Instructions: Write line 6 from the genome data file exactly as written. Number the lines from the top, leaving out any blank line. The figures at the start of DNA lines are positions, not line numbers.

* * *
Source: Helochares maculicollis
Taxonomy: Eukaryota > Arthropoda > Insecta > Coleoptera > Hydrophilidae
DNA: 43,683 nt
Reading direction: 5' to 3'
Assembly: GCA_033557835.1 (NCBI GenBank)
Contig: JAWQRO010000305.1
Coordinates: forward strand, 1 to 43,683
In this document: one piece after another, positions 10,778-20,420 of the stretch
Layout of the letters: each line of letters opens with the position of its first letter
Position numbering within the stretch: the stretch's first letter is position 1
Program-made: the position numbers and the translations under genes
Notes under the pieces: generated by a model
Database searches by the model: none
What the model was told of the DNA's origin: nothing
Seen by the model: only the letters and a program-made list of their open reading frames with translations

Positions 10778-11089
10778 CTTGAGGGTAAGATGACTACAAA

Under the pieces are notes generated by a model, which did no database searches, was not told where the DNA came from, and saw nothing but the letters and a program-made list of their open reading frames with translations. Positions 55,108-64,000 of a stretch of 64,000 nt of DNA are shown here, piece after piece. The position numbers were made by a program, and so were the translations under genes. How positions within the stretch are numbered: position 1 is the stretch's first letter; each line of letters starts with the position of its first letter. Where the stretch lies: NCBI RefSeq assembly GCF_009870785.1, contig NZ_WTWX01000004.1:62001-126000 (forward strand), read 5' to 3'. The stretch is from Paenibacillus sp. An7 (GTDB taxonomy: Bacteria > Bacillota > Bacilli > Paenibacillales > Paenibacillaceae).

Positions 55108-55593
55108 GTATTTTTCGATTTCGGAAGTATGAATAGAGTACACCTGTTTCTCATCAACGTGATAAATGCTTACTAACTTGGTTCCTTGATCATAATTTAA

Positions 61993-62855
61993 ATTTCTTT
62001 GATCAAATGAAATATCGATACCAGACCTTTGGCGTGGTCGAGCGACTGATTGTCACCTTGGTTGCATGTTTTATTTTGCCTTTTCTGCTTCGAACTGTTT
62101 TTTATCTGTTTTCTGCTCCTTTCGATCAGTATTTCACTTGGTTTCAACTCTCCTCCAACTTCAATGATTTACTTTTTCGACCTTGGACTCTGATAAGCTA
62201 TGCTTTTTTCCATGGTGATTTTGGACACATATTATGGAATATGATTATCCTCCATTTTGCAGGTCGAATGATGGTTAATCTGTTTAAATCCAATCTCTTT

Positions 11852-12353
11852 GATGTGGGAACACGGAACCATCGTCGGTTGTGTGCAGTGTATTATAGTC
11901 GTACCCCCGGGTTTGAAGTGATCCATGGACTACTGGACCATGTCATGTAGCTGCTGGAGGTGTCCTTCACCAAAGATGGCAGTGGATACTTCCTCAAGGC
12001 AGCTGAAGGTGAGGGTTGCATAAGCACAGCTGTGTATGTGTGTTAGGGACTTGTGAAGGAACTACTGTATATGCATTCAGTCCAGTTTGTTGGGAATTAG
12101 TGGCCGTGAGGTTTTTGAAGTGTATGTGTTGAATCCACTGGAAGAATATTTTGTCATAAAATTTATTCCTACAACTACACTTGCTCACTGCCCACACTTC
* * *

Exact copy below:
Contig: JAWQRO010000305.1